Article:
At Grame, we started working on JACK (jack1 at that time) in 2003 and our first commitment was to port the C code base on OSX. Even if the result was working, we rapidly felt that the C code base was not flexible enough to evolve in the direction we wanted to explore: multi-platforms support, SMP and glitch-free connections (among other ideas we had...) . Around 2004-2005 we had a new C++ based code base that was first developed on OSX, later ported in Linux (2005), on Windows (summer 2006) and Solaris (summer 2008 as a result of funding coming from RTL french radio). In 2004 we also found the way to better "integrate" JACK in the CoreAudio architecture on OSX (the JackRouter JACK/CoreAudio bridge) that allowed any CoreAudio application to become a JACK client, thus participating in the success we had on OSX with the JackOSX package.
I think the "about 3 years ago, the JACK mini-summit in Berlin" Paul told about, was actually during LAC 2008 in Kohn. It was my impression that most of the JACK community was interested to see jackdmp (renamed jack2 at that moment) become the future of JACK, and late 2008 and 2009 was an intense period of work to reach this goal. Nedko (mostly but some other) did a huge job of improving the build system, implement the so-called "JACK Control API" (or at least the server side of it) and helped in other areas. The D-Bus based server control code (Nedko) was also integrated at that time.
In spring 2009 started this "D-Bus war" and after endless discussion with people with strong opinions (Fons, Nedko...) it appeared that no agreement could be found. The best that we could achieve (in my view) was to clearly define the "JACK Control API" as the "frontier" between the external world that wants to control the JACK server, and the server code itself, and report all more sophisticated control mechanism outside. At about the same time, some developers (Torben, Paul ...) started to rebirth the jack1 codebase, and it appeared more and more clear that the "jack2 become the official code base" idea start to become a vanishing goal.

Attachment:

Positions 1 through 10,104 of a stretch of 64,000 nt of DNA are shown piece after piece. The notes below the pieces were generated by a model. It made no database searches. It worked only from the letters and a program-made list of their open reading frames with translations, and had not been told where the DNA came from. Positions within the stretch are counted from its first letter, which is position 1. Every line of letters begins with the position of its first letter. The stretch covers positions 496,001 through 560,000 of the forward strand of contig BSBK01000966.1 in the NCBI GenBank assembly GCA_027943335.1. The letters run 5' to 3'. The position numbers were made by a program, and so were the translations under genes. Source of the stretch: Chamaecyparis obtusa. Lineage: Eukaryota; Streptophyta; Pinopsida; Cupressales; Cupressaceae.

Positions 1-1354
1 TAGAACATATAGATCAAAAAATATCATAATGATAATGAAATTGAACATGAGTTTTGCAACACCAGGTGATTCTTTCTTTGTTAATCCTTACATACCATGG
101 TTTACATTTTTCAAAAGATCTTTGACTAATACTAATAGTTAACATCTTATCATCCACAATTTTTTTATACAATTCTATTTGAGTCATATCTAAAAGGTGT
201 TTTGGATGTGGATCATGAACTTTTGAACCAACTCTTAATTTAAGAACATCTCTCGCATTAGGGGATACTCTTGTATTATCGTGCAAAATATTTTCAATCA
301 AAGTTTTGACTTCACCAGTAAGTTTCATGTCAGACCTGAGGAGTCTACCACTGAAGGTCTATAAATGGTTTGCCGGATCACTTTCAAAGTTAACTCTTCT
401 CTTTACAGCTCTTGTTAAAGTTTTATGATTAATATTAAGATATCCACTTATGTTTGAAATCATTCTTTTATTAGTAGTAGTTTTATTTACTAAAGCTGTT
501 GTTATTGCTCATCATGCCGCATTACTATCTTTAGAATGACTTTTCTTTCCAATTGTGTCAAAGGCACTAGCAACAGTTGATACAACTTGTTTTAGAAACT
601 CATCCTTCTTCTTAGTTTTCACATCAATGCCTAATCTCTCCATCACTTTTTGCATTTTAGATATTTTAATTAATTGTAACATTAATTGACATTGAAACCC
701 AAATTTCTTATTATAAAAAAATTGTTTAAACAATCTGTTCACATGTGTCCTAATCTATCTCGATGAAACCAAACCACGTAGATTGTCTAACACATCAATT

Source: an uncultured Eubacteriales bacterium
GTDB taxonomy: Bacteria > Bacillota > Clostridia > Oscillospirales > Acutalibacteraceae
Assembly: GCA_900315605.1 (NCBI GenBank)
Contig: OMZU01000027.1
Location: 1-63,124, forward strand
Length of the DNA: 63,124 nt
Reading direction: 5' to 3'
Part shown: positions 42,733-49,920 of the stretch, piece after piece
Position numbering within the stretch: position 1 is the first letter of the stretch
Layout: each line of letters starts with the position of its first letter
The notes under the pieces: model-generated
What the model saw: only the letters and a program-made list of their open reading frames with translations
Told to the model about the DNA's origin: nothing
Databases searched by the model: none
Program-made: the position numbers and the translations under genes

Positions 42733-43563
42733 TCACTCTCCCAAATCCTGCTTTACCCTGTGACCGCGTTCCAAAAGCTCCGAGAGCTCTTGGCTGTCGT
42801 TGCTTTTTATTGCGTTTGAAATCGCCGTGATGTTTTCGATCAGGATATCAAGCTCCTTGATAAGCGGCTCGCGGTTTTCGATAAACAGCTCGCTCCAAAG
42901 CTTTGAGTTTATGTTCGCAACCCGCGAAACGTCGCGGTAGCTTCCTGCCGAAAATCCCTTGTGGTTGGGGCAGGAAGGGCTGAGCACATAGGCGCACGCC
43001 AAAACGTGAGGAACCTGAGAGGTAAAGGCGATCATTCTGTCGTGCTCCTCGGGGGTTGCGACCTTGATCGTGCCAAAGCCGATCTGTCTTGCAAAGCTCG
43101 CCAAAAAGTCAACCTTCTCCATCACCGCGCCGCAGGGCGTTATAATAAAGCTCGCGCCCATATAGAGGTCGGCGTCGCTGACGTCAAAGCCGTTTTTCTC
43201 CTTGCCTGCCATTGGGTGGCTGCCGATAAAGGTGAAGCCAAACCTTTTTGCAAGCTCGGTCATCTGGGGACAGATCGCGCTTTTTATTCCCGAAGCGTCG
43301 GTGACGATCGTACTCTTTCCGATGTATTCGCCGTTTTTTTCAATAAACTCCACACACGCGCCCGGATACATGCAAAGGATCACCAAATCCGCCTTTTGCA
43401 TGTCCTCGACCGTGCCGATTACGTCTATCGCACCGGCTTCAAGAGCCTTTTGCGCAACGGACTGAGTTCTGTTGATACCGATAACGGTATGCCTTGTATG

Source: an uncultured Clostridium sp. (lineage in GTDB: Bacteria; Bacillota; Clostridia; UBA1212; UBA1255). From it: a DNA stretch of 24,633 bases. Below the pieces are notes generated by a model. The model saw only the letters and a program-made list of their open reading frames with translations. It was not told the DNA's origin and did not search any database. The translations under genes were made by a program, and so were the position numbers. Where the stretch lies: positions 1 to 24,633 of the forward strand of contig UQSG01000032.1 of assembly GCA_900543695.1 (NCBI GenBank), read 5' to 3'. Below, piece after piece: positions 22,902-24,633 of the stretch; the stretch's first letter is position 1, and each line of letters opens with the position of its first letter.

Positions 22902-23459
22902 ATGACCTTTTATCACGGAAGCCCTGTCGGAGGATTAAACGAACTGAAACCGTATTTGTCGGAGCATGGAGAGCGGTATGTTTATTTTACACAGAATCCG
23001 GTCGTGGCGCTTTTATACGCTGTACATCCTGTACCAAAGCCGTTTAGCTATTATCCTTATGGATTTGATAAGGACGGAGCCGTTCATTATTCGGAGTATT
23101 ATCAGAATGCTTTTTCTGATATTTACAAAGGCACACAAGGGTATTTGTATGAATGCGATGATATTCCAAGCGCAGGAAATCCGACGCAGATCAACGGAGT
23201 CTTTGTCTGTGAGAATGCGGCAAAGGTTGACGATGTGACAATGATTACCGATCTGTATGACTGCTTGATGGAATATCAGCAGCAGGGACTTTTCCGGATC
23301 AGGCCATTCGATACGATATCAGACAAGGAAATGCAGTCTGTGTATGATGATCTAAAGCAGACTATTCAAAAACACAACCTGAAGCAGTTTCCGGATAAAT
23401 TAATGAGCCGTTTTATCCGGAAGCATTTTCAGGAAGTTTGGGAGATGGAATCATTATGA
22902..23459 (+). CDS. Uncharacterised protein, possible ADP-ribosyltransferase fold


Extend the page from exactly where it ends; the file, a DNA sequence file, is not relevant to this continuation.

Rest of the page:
I must say that I still don't have a clear understanding of why this happened. I still don't understand the sentence "Like Torben, there are some design decisions there that I have questions about." and I think explaining it in more details would really help. The fact that jack1 and jack2 are almost indistinguishable in everyday use is quite satisfactory, but at the same time the subtle difference that stay continue to cause some endless comments from users about the "real" advantages of each of the two implementations. I still see reports from "more xruns" here or a "bit less CPU use" there, but with no real data and clear "step by step way to reproduce issues" that would help to fix remaining bugs in jack2 codebase (for example jack2 still probably has issue with multi-cards support compared to jack1, but AFAICS this is in ALSA backend, and I cannot progress on that without the help of people with multi-cards and knowledge in ALSA backend code).
Concerning session management added in JACK codebase, I did not followed the discussion in details. I said to Paul in a private mail that I though it was not a good idea (but maybe I am completely wrong...) but I would certainly not oppose to a implementation for jack2. I remember someone volunteered to work on that ??
I have to say that I become quite tired of all that mess, since I don't see any clear way to solve the situation. After about 5 years of real commitment in JACK project, I decided to move back a bit and work on some other stuff. I still try to follow bug reports and jack1 changes, release a package from time to time and maintain JackOSX project. I still think some interesting ideas (like the "pipelining" mode that currently stay in a jack2 branch...) are of interest (especially since we now see with those "4 cores/threads" model in new laptops...) and should be pushed in mainline.
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